Something new, something old – Louis Luangkesorn

Tuesday night’s concert was at Katz Performing Arts Center in Squirrel Hill.  It promised something different: two pieces by composers with Pittsburgh links, Christopher Theofanidis, the current PSO composer of the year, and David Stock, Composer-in-Residence at Duquense University.  And in anticipation, a full house, something I have not seen at Katz before.

The first piece was by Theofanidis (Visions and Miracles).  It started brightly, with a pulsing rythmn that had me thinking of someone who had so much to say they could not get it out fast enough.  The middle section was the same.  A series of scales, continually ascending.  But these patterns had the feel of movement, but not movement that was leading anywhere, motion without a goal.  While different, I was not sure I enjoyed it.

David Stock’s piece (Concierto Cubano) started out similarly to Theofanidis’, a pulsing, racing motion.  The cadenza then took this feel and led into the more melancholy and haunting second movement.  The third movement almost felt like a different piece after these two.  Risking charges of being unoriginal, it felt like a dance which, while welcome and enjoyable, did not seem to fit in with the first two movements.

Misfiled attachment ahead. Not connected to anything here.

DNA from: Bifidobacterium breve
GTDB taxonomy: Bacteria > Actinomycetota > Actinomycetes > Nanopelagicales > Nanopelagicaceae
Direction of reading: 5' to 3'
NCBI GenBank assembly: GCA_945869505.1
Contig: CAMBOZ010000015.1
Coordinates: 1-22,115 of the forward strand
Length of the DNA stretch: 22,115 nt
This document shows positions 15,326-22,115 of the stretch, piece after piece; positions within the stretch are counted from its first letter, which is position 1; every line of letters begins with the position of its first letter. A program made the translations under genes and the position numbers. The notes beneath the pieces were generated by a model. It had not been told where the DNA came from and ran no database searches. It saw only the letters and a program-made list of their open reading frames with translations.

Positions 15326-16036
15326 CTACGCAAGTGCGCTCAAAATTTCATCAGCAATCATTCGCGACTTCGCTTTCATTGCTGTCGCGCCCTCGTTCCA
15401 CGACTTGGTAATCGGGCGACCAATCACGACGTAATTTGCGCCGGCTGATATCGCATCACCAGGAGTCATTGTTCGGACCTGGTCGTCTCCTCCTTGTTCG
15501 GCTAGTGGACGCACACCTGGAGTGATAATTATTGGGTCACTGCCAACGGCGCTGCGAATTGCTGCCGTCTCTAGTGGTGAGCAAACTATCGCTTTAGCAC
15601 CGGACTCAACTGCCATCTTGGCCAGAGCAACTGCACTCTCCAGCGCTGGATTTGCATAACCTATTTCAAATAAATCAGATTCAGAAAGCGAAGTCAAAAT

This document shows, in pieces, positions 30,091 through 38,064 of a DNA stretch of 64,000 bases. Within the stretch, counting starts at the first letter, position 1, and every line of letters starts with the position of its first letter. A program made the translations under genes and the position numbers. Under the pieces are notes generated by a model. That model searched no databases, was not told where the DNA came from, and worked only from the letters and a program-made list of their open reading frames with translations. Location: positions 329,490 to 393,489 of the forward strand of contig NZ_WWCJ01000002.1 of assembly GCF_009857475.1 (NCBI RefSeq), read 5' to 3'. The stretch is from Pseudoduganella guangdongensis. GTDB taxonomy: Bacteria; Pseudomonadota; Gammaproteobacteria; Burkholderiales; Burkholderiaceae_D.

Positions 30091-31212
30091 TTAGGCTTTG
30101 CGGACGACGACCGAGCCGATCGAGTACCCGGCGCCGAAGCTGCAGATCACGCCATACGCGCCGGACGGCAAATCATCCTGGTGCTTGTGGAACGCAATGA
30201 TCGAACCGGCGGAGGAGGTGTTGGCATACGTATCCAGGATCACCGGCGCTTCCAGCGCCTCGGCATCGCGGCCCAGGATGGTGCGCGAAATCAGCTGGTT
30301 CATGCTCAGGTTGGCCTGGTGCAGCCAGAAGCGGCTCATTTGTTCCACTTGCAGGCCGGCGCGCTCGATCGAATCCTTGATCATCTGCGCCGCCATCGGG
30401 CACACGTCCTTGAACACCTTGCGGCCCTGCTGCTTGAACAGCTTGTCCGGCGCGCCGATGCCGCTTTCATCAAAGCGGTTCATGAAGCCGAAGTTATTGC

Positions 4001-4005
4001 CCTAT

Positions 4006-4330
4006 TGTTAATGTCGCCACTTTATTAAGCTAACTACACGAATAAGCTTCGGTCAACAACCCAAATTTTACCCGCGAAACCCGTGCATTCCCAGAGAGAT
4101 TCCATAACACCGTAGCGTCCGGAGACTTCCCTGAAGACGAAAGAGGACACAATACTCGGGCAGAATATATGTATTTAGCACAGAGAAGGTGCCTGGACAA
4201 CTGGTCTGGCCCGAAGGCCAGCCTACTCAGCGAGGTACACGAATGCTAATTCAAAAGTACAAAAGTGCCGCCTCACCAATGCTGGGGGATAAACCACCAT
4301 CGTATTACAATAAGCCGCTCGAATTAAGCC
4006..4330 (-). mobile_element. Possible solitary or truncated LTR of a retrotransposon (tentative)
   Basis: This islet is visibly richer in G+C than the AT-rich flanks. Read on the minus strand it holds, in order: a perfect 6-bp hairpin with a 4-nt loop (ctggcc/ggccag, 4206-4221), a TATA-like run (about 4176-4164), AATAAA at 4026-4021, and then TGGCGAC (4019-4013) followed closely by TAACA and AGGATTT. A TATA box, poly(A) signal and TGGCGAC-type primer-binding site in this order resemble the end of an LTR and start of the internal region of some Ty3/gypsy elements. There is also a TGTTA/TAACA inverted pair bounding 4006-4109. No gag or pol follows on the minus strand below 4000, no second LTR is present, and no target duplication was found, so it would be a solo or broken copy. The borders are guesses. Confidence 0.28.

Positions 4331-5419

The Schubert Quintet (2 violins, viola, 2 cello) followed the intermission.  And it was well played.  But thinking back to other quartets I’ve seen at here, it seemed to be missing the interactions that I treasure when listening to a live chamber ensemble.  Yes, they all know their parts, and their cues.  But it did not have the feel of people playing with each other.

Criticisms aside, I was glad to be here this evening.  One of the difficulties with adding something new to an art form that has lasted centuries is that what is created now is being compared to music that has survived the vetting of hundreds of years, and we don’t know the music that has fallen aside as uninteresting.  And to provide the opportunities for new composition to be performed, heard, and responded to gives the art of classical music life that would not be there in a portfolio of only tried and true forms.  Seeing creativity in the types of works performed, as well as the performances themselves, makes even the listening and engaging of classical music a deeper experience.

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